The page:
WPP's Grey launches consultancy arm
- WPP-owned Grey Group is launching Grey Consulting, a new global enterprise practice, the company announced in a news release.
- Leo Rayman, who has been CEO of Grey London since 2016, has been named CEO of Grey Consulting. A search for a new CEO of Grey London is underway.
- Grey Consulting will focus on three areas: business and brand design, innovation and digital transformation. The new group will draw on Grey's existing resources, including technology teams and creative experts.
Agencies' business struggles, including growing competition from global management consultancies like Accenture and Deloitte, show no signs of cooling, and there's been a ramp up among the major holding groups in forging into consulting services to combat these threats. News of Grey Consulting's rollout comes in the same week Omnicom announced a majority stake in Credera, a provider of management and technology consulting services. Kantar, which, like Grey, is owned by WPP, also introduced a dedicated consulting arm at the beginning of the year.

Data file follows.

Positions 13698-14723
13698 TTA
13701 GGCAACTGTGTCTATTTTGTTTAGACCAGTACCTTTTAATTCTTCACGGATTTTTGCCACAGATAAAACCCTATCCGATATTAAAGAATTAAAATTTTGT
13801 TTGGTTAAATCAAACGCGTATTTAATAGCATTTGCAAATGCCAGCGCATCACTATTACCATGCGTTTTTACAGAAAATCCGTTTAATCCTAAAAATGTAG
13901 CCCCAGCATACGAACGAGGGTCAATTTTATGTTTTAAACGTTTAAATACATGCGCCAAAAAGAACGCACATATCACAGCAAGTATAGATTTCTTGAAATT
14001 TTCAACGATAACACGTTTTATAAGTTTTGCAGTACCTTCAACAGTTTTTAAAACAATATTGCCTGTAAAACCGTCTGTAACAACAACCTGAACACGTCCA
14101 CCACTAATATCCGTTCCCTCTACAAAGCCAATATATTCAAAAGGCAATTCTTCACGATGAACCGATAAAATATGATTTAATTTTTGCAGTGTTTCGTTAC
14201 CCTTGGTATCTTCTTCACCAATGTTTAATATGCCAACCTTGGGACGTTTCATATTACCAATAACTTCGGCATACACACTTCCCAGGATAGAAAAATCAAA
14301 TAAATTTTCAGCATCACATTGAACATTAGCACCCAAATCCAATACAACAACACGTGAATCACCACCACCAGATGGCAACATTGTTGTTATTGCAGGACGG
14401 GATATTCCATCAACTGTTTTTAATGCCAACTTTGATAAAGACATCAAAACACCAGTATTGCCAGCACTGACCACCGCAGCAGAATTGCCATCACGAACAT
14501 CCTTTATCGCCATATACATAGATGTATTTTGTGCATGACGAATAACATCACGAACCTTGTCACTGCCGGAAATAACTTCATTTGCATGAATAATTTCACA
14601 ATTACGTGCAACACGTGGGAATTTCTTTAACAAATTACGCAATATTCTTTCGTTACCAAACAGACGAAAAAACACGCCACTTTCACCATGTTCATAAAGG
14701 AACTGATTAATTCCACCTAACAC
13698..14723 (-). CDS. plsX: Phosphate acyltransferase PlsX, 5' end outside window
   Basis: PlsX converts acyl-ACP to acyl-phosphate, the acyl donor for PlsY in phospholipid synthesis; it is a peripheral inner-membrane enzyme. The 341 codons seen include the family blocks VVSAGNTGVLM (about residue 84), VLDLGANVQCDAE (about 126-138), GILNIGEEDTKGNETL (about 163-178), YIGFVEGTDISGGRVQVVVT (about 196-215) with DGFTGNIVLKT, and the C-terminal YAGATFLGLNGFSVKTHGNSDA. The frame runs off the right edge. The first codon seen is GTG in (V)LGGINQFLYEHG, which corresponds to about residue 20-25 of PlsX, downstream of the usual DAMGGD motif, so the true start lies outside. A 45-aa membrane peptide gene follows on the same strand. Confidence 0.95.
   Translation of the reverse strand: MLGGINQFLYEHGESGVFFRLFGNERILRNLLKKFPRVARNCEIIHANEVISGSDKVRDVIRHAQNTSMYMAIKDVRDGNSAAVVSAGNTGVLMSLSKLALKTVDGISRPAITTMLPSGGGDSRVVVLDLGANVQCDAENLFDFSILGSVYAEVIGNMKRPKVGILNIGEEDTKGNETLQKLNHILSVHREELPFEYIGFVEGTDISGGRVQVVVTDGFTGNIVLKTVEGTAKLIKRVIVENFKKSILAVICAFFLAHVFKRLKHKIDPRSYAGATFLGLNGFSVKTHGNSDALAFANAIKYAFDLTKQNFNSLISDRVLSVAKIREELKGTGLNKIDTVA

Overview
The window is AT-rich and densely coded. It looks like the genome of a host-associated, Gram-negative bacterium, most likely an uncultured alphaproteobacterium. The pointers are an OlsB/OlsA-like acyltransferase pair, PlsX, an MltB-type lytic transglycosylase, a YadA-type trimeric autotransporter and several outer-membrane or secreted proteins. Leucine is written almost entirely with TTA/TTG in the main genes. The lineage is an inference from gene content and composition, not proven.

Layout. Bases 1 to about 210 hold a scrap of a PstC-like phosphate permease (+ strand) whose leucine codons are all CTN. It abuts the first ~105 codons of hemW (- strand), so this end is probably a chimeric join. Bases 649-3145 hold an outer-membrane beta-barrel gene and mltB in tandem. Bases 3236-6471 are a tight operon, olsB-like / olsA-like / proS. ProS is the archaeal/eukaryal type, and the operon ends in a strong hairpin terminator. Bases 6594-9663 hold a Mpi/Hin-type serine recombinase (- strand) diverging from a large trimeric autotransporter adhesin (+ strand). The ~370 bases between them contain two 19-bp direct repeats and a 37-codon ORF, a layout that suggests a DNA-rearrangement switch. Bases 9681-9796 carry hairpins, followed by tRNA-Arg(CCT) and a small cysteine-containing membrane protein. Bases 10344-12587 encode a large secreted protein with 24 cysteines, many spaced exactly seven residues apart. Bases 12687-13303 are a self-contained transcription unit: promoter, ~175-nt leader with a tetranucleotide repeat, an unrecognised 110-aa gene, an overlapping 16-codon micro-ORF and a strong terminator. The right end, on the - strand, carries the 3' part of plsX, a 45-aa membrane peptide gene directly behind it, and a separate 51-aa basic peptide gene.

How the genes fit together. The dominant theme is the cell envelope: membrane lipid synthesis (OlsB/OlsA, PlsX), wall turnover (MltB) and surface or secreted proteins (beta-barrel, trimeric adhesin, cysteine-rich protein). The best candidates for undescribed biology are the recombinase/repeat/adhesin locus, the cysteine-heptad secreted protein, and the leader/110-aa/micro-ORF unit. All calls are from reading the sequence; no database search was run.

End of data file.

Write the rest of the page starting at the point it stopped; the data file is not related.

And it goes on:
Whether grown internally or through acquisitions, consulting offerings from old guard agencies come as a recognition of how marketing is becoming more data- and technology-driven, and the challenges in combining technology with creativity. Brand clients have often grown frustrated with traditional ad agencies' lack of agility in responding to these needs. Eighty-four percent of surveyed multinational brands think agencies struggle with marketing technology, according to a recent report by The World Federation of Advertisers and The Observatory International, which has led a high number of marketers to put their accounts into review.
Grey's expansion into consulting comes as parent company WPP faces some considerable business struggles. Founder and longtime CEO Martin Sorrell stepped down in April, and has since launched a shell company called S4 Capital. S4 Capital already ran up against WPP when both vied to acquire the digital creative agency Media Monks earlier this summer, with the former winning out. Given stagnant growth elsewhere and WPP's sheer size, there's also speculation that the ad holding giant could be broken up. It was reported earlier this year that Kantar could be spun off for $4.8 billion.